It has been suspected for some time that numerous defective genes are responsible for autism spectrum disorder (ASD) but now, Ben-Gurion University of the Negev researchers have taken a step closer to understanding the genetic basis of the developmental disability usually diagnosed in toddlers.
In the past 30 years, ASD has become a major public health concern, with a substantial increase in the prevalence of ASD worldwide. During the past decade, genetic studies have suggested hundreds of ASD susceptibility genes, but only a few of these genes have been clearly associated with the disorder.
Dr. Idan Menashe and his colleagues, Erez Tsur, and Prof. Michael Friger at the university in Beersheba studied the sequences of 651 genes that have been suggested as being connected with autism and discovered characteristics that distinguish them from other genes in the genome. The researchers work in BGU’s Health Sciences Faculty department of public health.
Among the distinct characteristics of autism genes is their exceptional genomic length, which is even longer than other brain-expressed genes of closely related diseases such as Alzheimer’s disease and schizophrenia. The BGU researchers also discovered a unique genomic signature in the genes that was shaped by negative selection -- an evolutionary process that removes disruptive mutations from genes over generations.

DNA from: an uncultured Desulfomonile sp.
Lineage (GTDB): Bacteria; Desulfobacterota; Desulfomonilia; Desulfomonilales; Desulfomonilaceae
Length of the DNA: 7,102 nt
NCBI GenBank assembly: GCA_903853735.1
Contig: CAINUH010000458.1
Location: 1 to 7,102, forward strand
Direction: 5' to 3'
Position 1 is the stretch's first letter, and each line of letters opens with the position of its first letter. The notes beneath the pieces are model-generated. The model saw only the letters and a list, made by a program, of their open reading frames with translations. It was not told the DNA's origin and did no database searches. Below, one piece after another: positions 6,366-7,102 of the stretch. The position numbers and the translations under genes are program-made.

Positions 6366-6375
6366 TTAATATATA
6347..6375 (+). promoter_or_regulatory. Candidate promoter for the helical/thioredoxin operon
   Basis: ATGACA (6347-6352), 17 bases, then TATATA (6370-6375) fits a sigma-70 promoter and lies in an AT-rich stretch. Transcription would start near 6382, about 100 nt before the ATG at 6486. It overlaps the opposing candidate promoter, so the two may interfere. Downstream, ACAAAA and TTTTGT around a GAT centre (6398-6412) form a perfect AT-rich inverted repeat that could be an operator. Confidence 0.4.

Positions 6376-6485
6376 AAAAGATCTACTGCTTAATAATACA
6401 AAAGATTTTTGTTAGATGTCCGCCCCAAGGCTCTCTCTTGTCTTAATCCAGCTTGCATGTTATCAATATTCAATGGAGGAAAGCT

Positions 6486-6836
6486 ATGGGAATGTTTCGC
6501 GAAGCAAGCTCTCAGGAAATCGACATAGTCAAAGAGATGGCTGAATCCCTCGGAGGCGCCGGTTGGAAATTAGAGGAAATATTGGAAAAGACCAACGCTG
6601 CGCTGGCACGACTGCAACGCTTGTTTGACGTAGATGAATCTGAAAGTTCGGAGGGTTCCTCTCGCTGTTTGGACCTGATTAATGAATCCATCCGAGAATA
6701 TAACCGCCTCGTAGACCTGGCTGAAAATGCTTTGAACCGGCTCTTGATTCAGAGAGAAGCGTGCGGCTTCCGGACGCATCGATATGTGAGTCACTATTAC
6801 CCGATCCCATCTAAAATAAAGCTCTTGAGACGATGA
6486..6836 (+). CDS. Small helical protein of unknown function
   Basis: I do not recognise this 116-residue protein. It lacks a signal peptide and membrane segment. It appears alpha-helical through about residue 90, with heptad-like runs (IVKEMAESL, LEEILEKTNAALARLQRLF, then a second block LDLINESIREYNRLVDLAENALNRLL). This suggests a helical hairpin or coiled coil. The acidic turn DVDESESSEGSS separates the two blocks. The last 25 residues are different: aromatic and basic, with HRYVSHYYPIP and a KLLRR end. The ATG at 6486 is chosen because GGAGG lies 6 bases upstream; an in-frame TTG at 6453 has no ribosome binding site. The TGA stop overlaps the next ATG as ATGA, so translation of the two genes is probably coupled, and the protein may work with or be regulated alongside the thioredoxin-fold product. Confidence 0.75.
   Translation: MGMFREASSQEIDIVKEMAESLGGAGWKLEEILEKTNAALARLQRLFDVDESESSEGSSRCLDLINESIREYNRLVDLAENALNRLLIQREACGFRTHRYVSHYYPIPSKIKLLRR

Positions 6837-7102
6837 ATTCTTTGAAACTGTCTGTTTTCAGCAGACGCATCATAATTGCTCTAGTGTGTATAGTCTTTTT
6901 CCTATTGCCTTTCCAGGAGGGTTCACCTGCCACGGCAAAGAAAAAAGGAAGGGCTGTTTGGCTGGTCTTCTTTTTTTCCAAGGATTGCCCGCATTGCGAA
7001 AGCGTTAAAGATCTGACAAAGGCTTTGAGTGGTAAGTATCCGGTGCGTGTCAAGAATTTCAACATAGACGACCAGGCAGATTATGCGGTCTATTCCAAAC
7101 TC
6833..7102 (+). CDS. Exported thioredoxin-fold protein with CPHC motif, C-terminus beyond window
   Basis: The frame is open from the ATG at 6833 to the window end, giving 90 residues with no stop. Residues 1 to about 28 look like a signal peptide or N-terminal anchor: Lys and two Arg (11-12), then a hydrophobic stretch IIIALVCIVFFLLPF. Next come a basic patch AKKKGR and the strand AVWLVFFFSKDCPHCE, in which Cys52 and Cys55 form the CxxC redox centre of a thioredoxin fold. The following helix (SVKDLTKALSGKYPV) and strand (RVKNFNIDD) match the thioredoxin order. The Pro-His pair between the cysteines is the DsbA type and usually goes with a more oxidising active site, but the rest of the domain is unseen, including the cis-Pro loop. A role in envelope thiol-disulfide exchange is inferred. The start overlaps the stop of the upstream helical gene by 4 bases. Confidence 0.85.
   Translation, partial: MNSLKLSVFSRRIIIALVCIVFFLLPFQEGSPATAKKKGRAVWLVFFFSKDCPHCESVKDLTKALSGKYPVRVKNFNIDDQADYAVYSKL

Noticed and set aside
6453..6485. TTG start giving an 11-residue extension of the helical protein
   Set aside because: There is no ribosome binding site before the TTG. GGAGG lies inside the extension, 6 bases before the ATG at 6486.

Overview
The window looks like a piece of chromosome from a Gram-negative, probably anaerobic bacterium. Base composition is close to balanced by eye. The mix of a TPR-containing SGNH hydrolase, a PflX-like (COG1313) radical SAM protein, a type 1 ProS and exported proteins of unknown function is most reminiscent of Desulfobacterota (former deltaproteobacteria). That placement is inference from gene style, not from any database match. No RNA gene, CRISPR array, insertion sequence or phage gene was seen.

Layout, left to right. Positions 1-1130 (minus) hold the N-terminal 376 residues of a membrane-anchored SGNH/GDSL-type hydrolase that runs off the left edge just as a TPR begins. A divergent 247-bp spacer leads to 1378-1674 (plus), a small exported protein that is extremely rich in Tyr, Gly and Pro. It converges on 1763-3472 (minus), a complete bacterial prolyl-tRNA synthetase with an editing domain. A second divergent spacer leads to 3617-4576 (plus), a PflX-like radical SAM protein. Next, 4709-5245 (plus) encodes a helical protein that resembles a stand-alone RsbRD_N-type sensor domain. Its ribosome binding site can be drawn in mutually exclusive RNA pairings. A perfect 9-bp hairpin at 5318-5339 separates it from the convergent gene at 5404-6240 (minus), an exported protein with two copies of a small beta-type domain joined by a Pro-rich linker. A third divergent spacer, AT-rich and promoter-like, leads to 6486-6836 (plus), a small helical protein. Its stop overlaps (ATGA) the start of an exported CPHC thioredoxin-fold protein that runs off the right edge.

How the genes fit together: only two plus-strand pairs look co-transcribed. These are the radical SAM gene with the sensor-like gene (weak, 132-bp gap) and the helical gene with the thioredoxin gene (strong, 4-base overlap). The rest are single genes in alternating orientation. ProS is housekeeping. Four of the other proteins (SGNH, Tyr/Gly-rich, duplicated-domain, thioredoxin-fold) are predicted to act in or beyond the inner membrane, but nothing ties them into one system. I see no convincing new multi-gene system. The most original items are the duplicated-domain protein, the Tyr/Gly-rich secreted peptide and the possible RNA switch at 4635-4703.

Menashe and his team also searched for evidence of positive selection in these genes. Such a mechanism could explain the presence of autism in the human population. But no indications of positive selection acting on autism genes were found. Thus, autism susceptibility mutations are probably maintained in the human genome because they cause the disorder only in combination with other genetic and/or non-genetic factors, they said.
The authors used the unique genomic characteristics of autism genes to identify additional candidate genes for the disorder and showed that this evolutionary signature is highly efficient in capturing well-established autism genes. These findings broaden understanding about the genetic mechanisms that are involved in autism, and provide new tools for the discovery of new candidate genes.